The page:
Turkish-Gulf Relations in the Context of Regional Reconciliation

Since 2021, Turkey has been resetting its policies in the Middle East and has started to reconcile with its rivals in the previous decade—Egypt, Israel, Saudi Arabia, Syria, and the United Arab Emirates (UAE). However, this process has not been linear and in some cases, there have been setbacks or even outright failures. Overall, Turkey’s reconciliation with the UAE stands out not only because of its relative speed, but also because of its potential. Turkish-Emirati ties in certain respects now resemble the long-standing and successful Turkish-Qatari relations, but still fall short of the strategic level of those relations. Turkey’s other attempts at reconciliation are all behind that with the UAE.

Reconciliation efforts with Syria have not reached the level of political normalization and now seem to be bogged down by the irreconcilability of each side’s demands. The only issue on which Ankara and Damascus agree is to oppose the American military presence in northeast Syria. Therefore, in the unlikely scenario that Turkish-Syrian reconciliation moves forward, it could create difficulties for the United States. This factor distinguishes Turkish-Syrian reconciliation from Turkey’s other regional reconciliation efforts.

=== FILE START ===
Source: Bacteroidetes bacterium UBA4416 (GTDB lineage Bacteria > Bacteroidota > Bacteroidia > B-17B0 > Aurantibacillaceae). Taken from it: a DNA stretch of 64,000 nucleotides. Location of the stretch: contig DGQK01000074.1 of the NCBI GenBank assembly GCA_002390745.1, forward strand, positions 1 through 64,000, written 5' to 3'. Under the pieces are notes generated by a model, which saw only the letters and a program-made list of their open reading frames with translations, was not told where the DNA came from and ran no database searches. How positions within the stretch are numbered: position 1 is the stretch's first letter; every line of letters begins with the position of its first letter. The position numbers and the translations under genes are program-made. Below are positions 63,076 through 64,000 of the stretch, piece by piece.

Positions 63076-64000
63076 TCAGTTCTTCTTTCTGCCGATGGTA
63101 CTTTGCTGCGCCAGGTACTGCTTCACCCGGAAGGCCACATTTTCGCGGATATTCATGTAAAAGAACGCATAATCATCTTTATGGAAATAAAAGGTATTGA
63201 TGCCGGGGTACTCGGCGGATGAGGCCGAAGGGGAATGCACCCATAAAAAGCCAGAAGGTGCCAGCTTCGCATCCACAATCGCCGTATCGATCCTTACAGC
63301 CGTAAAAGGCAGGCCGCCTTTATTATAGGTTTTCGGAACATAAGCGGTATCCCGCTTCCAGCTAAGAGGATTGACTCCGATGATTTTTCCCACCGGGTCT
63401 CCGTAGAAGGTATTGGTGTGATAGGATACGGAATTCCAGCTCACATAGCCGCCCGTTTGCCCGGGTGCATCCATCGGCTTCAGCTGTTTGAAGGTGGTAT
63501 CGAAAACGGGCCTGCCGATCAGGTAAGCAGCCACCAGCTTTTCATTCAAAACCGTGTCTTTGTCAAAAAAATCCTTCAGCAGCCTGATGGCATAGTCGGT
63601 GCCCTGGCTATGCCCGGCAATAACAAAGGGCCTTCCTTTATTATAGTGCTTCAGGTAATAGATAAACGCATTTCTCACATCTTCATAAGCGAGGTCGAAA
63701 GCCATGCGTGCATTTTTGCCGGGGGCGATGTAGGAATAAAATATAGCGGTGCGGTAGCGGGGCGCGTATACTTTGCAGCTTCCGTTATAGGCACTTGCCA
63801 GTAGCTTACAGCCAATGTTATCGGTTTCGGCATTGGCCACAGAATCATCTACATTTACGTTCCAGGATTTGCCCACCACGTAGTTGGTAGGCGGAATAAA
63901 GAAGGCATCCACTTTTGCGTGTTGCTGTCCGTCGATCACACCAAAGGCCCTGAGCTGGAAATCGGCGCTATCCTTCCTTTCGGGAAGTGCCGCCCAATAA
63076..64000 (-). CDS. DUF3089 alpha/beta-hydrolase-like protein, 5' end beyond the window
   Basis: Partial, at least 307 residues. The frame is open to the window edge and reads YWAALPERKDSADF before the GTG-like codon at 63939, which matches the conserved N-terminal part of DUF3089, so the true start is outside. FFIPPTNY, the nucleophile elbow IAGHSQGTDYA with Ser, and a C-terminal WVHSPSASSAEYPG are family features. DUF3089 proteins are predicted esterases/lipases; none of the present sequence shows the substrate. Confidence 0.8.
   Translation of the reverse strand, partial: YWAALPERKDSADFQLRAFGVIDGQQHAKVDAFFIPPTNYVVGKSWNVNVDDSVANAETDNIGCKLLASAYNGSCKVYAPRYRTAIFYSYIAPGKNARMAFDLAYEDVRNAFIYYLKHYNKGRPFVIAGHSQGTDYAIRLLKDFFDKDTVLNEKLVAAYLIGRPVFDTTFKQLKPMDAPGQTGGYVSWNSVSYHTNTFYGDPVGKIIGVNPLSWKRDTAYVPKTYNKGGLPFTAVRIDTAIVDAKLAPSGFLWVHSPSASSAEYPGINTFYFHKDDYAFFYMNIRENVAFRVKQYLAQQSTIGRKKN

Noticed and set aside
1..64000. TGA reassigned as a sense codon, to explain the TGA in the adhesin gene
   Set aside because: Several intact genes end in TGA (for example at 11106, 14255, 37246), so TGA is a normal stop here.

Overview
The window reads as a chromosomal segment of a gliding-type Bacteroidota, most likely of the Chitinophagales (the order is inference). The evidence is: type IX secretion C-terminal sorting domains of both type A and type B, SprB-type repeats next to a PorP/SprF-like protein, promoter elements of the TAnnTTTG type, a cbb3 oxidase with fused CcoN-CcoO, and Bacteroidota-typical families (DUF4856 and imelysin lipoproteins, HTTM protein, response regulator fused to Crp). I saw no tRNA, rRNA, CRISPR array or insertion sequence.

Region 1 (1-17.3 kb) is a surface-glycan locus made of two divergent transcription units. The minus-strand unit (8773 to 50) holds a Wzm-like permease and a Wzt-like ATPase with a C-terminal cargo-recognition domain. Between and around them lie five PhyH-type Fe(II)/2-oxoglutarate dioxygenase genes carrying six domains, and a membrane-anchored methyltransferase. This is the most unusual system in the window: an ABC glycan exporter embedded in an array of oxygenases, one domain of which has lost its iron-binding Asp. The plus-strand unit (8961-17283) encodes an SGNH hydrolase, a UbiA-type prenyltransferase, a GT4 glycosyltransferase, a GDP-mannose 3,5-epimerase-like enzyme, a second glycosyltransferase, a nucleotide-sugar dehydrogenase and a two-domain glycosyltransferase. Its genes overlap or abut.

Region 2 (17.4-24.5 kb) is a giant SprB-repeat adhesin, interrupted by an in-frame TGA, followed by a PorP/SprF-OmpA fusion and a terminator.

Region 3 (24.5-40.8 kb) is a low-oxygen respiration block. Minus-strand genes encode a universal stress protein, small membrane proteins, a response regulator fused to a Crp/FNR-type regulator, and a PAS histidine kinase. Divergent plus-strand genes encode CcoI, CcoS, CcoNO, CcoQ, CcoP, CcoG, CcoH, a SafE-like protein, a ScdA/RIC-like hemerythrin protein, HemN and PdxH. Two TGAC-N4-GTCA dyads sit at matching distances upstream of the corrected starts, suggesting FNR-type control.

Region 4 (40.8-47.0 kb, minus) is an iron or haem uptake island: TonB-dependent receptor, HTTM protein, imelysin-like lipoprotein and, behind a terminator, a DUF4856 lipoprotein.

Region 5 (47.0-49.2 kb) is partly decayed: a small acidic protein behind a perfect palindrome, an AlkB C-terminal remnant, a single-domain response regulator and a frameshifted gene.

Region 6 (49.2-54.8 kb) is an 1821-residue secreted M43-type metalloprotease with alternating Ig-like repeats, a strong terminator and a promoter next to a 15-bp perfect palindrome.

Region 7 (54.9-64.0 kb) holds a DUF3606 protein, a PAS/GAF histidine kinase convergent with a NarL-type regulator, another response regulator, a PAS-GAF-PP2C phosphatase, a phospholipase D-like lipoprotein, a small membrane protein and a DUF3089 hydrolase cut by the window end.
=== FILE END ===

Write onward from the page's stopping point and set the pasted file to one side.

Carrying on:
The process with Egypt has been much more successful. Ankara and Cairo have restored full diplomatic ties and have exchanged ambassadors, and the leaders of both countries—Abdel Fattah el-Sisi and Recep Tayyip Erdoğan—have met more than once. However, further progress appears limited, as both sides continue to have opposing views on Libya and the Eastern Mediterranean. The current calm in these conflict areas has allowed Turkey and Egypt to compartmentalize their relationship, engaging diplomatically and trying to advance economic relations despite diverging positions on Libya and the Eastern Med.

Before Hamas’s October 7 attack on southern Israel, Turkish-Israeli reconciliation had gone through the same stages as the Turkish-Egyptian process. Full diplomatic normalization had been achieved between the two countries, Erdoğan and Israeli Prime Minister Benjamin Netanyahu had held a bilateral meeting weeks before October 7, and Netanyahu was expected to visit Turkey in November. The two countries were considering further cooperation, especially in the field of energy and transport of Israeli gas. But even then, no progress was made, largely due to Israeli hesitance and lack of trust in Erdoğan. In the wake of Israel’s war on Gaza, the possibility of energy cooperation seems to have disappeared for the near future.

Turkey aims to divide the emerging anti-Turkish alliance in the Eastern Mediterranean.